Amnesty International Works to Prevent Torture Summary

  • Last updated on November 10, 2022

Amnesty International’s campaign against torture, which was begun in 1972, culminated in the adoption of the Twelve-Point Program for the Prevention of Torture.

Summary of Event

Amnesty International’s campaign against torture began almost incidentally in 1965, almost four years after the organization’s founding by Peter Benenson. Two Amnesty International publications on prison conditions, one on South Africa and the other on Portugal and Romania, noted evidence that physical and mental pain were being applied against prisoners. The South African report indicated no official guidance on prisoners’ torture; wardens were allowed to devise their own means of interrogation, which included burying prisoners up to their necks and then urinating into their mouths. By contrast, the report on Portugal showed a well-organized system of torture. For example, when thirty-one students were arrested in 1965, they were subjected to the “statue” treatment, which involved having the prisoner stand and preventing him or her from sleeping more than ten minutes at a time. The Romania report was primarily of historical value, as Romania’s prisons were empty of political detainees at the time the information was released. Torture;prevention Amnesty International;Twelve-Point Program for the Prevention of Torture[Twelve Point Program] Human rights activism [kw]Amnesty International Works to Prevent Torture (Oct., 1983) [kw]Torture, Amnesty International Works to Prevent (Oct., 1983) Twelve-Point Program for the Prevention of Torture[Twelve Point Program] Torture;prevention Amnesty International;Twelve-Point Program for the Prevention of Torture[Twelve Point Program] Human rights activism [g]Europe;Oct., 1983: Amnesty International Works to Prevent Torture[05250] [g]United Kingdom;Oct., 1983: Amnesty International Works to Prevent Torture[05250] [g]England;Oct., 1983: Amnesty International Works to Prevent Torture[05250] [c]Human rights;Oct., 1983: Amnesty International Works to Prevent Torture[05250] [c]Terrorism, atrocities, and war crimes;Oct., 1983: Amnesty International Works to Prevent Torture[05250] Benenson, Peter Ennals, Martin

In 1968, Amnesty International’s membership rose to include twenty national sections, and its funds increased substantially. Because it now had the resources to take on a new mission, the organization began to address the problem of worldwide torture itself. Amnesty’s secretary-general, Martin Ennals, presented a new statute that would streamline the administration of the organization to enable it to cope with what he called its “mammoth objective”: the abolition of torture. This action was taken primarily in response to the Greek coup of 1967, which brought a right-wing military junta to power. As soon as this dictatorship took over the country, six thousand people were arrested. Reports to Amnesty International told of ill-treatment of these prisoners. The standard initial torture was the falanga, which involved beating the soles of a prisoner’s feet with a stick or pipe and then forcing him or her to run through a gauntlet of heavy blows. Greece;human rights abuses

A special report on these atrocities, prepared by two lawyers who visited Greece, Anthony Marreco Marreco, Anthony and James Becker, Becker, James was published in 1968. That same year, Amnesty International published a one-hundred-page booklet titled Torture in Greece that not only verified the data included in the Marreco-Becker report but also showed that the earlier document had underrated the extent of torture in that country. For example, prisoners were forced to stand on one foot at attention for several hours, with intermittent beatings. Because of these publications, the military junta was ousted from the Council of Europe. In 1975, one year after the junta had been ousted, twenty-four soldiers were tried and convicted on charges of torture. This trial was important to Amnesty because it provided a rare look into the torture methods and the training of torturers.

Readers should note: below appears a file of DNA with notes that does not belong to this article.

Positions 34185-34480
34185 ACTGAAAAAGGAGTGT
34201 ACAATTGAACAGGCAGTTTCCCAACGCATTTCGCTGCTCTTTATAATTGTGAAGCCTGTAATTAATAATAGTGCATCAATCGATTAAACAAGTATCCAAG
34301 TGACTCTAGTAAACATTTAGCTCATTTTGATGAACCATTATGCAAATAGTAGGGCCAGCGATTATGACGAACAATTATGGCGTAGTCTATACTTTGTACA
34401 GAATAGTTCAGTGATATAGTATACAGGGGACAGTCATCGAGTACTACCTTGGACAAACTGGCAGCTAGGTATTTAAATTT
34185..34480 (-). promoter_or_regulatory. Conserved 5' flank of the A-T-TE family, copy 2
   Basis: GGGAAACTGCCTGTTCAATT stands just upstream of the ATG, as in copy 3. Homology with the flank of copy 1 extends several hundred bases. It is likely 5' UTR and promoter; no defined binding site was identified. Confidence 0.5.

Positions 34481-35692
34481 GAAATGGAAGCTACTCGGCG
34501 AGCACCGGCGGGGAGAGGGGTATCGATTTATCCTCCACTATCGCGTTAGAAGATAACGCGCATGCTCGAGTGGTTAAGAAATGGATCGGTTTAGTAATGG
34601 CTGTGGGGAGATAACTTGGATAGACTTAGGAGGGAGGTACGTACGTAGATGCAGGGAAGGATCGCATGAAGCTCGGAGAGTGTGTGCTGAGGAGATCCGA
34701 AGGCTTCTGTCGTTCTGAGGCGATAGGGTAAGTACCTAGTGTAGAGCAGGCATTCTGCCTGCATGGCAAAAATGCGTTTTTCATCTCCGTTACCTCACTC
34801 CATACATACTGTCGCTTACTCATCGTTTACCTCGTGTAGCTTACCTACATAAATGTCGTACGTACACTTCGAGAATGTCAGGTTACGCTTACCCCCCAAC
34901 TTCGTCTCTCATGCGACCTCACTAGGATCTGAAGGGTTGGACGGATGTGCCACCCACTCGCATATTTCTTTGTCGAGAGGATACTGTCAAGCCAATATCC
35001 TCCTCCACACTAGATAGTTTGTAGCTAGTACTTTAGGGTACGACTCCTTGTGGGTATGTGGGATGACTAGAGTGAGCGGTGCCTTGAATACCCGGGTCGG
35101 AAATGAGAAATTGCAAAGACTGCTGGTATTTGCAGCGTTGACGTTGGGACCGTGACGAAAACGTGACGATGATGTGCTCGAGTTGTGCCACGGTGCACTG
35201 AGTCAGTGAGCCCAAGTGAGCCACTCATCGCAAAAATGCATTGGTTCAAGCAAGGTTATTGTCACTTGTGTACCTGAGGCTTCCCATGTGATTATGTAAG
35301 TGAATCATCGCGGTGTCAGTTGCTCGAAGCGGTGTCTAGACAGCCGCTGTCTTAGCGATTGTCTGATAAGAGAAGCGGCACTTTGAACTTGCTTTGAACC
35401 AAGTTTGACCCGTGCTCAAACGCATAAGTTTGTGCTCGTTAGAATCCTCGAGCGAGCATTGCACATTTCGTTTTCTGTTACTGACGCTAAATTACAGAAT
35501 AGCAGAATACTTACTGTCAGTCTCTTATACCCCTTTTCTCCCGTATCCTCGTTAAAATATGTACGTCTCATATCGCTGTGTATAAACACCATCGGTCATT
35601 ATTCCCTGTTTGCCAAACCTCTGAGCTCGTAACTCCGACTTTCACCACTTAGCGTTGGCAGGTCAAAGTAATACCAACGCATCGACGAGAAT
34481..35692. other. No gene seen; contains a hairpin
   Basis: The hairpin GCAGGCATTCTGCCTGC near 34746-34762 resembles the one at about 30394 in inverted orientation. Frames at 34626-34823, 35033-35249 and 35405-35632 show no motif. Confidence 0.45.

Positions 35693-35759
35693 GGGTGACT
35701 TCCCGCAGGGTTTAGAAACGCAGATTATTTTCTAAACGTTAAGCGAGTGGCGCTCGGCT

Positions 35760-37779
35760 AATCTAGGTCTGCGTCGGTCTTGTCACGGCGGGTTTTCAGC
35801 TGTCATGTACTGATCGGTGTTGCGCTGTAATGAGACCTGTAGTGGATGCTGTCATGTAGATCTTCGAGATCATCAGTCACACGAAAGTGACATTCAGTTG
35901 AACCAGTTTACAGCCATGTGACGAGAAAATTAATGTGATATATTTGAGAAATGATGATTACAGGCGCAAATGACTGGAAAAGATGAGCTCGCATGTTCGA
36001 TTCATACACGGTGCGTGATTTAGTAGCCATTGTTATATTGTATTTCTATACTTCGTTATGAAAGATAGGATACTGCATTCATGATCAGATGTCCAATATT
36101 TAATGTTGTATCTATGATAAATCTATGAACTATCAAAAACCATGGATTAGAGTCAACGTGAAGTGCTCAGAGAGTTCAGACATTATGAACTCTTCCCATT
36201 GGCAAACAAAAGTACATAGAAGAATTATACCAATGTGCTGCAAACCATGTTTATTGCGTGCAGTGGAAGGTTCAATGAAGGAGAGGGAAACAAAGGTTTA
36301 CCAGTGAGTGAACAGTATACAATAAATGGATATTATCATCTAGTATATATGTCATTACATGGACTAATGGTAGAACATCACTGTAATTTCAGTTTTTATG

In December, 1972, Amnesty began its worldwide Campaign for the Abolition of Torture. Campaign for the Abolition of Torture, Amnesty International In 1973, the United Nations General Assembly followed suit by passing a resolution formally denouncing torture. This resolution asked all nations to “adhere to existing international instruments forbidding the practice of torture.” The United Nations also issued its Declaration on the Protection of All Persons from Being Subjected to Torture and Other Cruel, Inhuman, or Degrading Treatment or Punishment in 1975. Declaration on the Protection of All Persons from Being Subjected to Torture and Other Cruel, Inhuman, or Degrading Treatment or Punishment, U.N. (1975)

The 1972 Amnesty statute was followed a year later by Amnesty’s publication of the first edition of an international survey on torture. This country-by-country report concluded that torture was deliberately used by many nations, often employing the services, either directly or indirectly, of police, soldiers, doctors, civil servants, judges, and scientists. The survey devoted little space to torture methods in communist countries, where torture was unnecessary because the huge secret police forces made opposition almost impossible. Instead, the survey concentrated on Africa, Central and South America, the Middle East, and Asia. The worst offenders, the survey charged, were Chile, Brazil, Paraguay, and Turkey.

The latest reports came from Chile, where President Salvador Allende Allende, Salvador had been overthrown in September, 1973. Human rights abuses;Chile Some of the allegations of torture and maltreatment included cases of burning with acid or cigarettes, of electrocution, and of psychological threats, including simulated executions and threats to families of the prisoners. An unknown number of women were raped or subjected to having insects forced up their vaginas. Pregnant women were often beaten until they aborted. An Amnesty International delegation concluded that torture in that country had reached “animalistic levels.”

Shortly after Brazil was taken over by a military coup in 1964, Amnesty International was flooded with reports of torture of political prisoners. In 1972, Amnesty published a ninety-page document that gave the names of 1,081 people who had been tortured as well as the names of 81 torturers. Human rights abuses;Brazil The report also revealed the existence of an advanced school of torture run by the army. The most original method of torture to emerge from this school was the pau de arara (parrot’s perch). After his or her arms and legs had been tied together, the prisoner was suspended from an iron bar under the knees and beaten, whipped, or shocked with electrodes.

Brazil’s neighbor, Paraguay, was another South American country where atrocities were committed by a military regime. Human rights abuses;Paraguay President Alfredo Stroessner, Stroessner, Alfredo the general who had come to power in 1954, frequently employed torture during the 1960’s as a means of interrogating suspected communists. Professor Luis Resck, Resck, Luis who was adopted by Amnesty International as a prisoner of conscience, was arrested, beaten, and otherwise ill-treated a total of thirty-six times.